John W. Dean likes to refer to himself as a “Nixon historian” these days, which is more or less like calling Willie Cicci the “chronicler” of the Corleone family saga.
Politico reports that House Judiciary Committee is preparing to call the “Watergate star witness and former Nixon White House counsel” to testify about the Mueller report, in “an effort to draw public attention” to the possible impeachment of President Donald Trump.
The word “star,” often used to describe Dean, is, at best, a poetic truth. His expertise on the issue of impeachment, long sought by liberals, was acquired by helping plan one of the most infamous scandals in American political history, snitching on everyone who conspired with him and then cashing in on the fallout for the next 47 years.
It’s what someone in Cicci’s line of work might call a “racket.” Good work if you can get it.
As White House counsel, Dean had known about the eavesdropping that ended the Nixon presidency even before Nixon did. He was not some innocent man swept up in the ugly currents of history. Assistant U.S. Attorney Earl Silbert accused Dean of not only being “at the center of the criminality” but also withholding crucial evidence while plea bargaining his way out of trouble.
There’s no evidence that Dean agreed to be a whistleblower because of a tortured conscience or because he wanted to preserve law and order or even because he was attempting to save the Nixon presidency, as he likes to claim. There is evidence, however, that he turned to the Feds when Nixon refused to promise him immunity from prosecution.
Was Dean on Nixon’s list? Well, no doubt he was reviled by the White House once he turned on the president. Anyone who’s read about Watergate, though, is likely aware that the non-fictional Dean was sent the infamous Enemies List back in 1971.
Did he heroically run to the Justice Department? Did he leak it the news to the media? No, his office wrote a confidential memo detailing how the list could utilize “available federal machinery,” like tax audits from the IRS, “to screw our political enemies.” It was Dean who, after Nixon suggested that if he wins a second term the White House should target the president’s enemies more aggressively, responded, “That’s an exciting prospect.”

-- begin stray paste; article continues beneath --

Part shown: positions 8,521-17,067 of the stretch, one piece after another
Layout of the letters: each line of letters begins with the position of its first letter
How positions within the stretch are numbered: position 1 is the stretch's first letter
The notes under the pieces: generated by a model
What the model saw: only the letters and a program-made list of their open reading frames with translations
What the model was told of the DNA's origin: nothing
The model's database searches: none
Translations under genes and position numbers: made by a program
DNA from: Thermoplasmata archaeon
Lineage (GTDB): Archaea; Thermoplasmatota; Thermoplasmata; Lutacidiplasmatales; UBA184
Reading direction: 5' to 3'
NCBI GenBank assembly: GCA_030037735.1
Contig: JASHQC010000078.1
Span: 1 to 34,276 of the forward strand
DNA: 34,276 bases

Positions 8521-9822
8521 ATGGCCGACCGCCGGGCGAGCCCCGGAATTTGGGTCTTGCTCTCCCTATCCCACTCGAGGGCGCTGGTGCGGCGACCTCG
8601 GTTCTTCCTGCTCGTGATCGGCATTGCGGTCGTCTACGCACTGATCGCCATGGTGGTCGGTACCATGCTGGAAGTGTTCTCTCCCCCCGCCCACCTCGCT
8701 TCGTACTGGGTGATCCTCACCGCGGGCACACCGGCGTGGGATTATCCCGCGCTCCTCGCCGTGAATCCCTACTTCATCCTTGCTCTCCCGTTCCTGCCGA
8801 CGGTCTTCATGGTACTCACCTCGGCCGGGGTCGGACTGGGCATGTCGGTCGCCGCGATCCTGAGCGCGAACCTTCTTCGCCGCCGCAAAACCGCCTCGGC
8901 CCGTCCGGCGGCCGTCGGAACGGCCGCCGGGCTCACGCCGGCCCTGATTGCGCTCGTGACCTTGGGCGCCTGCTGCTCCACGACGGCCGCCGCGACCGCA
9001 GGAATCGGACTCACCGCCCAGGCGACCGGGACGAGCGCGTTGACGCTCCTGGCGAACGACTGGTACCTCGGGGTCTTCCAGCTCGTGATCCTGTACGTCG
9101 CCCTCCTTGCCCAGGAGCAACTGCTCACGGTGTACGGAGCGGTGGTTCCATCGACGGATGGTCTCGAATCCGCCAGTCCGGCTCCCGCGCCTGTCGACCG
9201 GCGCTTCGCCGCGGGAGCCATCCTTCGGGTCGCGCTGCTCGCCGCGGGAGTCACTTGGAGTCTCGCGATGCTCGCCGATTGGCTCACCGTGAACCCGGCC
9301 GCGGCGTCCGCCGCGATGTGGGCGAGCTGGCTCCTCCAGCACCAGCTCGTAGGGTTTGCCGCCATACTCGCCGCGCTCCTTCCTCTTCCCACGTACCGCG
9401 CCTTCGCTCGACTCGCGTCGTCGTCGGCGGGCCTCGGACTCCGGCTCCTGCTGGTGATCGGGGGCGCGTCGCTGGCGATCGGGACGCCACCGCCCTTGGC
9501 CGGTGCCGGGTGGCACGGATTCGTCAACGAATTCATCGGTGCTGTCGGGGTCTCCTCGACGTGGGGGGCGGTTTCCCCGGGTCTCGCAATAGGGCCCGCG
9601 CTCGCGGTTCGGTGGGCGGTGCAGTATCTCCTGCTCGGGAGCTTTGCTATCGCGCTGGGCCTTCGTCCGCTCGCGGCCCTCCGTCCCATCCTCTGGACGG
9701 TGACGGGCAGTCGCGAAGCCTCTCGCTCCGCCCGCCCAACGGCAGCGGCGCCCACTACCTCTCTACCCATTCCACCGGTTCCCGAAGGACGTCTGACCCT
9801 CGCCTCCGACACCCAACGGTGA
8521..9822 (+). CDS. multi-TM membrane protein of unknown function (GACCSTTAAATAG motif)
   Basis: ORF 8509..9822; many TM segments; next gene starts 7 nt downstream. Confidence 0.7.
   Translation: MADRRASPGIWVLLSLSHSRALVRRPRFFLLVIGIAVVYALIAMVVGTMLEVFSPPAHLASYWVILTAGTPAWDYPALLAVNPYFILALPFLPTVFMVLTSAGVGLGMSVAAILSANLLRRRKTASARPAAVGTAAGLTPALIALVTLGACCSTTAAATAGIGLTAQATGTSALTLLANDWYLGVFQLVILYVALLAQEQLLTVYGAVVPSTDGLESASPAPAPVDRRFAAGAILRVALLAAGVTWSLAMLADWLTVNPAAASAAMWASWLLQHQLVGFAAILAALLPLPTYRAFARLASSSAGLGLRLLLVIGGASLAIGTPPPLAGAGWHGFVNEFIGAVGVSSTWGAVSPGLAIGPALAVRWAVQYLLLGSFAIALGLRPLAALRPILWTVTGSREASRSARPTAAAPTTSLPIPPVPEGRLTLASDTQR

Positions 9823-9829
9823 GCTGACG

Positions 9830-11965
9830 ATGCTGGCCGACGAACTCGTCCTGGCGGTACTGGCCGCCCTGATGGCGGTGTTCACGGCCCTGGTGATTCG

I’ve seen Dean get away with bragging about how he warned Nixon that there was “a cancer on the presidency” on numerous occasions. As the audiotape of the incidentshows, Dean was referring to a political threat to Nixon, not an ethical one that threatened the office. Here he is, making the claim—while conspiracy mongering about the Russia investigation—to CNN’s Jake Tapper, who gets a kick out of the idea that Trump believes Dean, who was convicted of obstruction of justice and disbarred, might be the “villain” in this story. He was surely one of them.
Dean is a useful guest for a media that hasn’t been able to stop making insipid Watergate comparisons since Watergate itself. For Democrats, and only Democrats, Dean also serves much the same purpose he did in government. A consummate yes man.
It was in 1987 that Dean argued that Ronald Reagan’s Iran-contra scandal was worse than Watergate. Much much worse, in fact. “The Iran-contra inquiries involve matters of national security,” Dean explained at the time. “Watergate, on the other hand, involved the political security of Richard Nixon. These are Major League matters versus Little League.”
It was 2005, when Democrats were toying around with the idea of impeaching George W. Bush, that then-Sen. Barbara Boxer sent a letter presidential scholars, asking them about comments “by Richard Nixon’s lawyer John Dean that Bush is ‘the first president to admit to an impeachable offense.’”
Dean’s quote was heavily leaned on at time. Hey, if the “star” witness of Watergate says impeachment is on the table, aren’t we compelled to listen? Dean, in fact, had written an entire book—“Worse than Watergate”—making the case that both Bush and Vice President Dick Cheney should be impeached for lying to Congress…………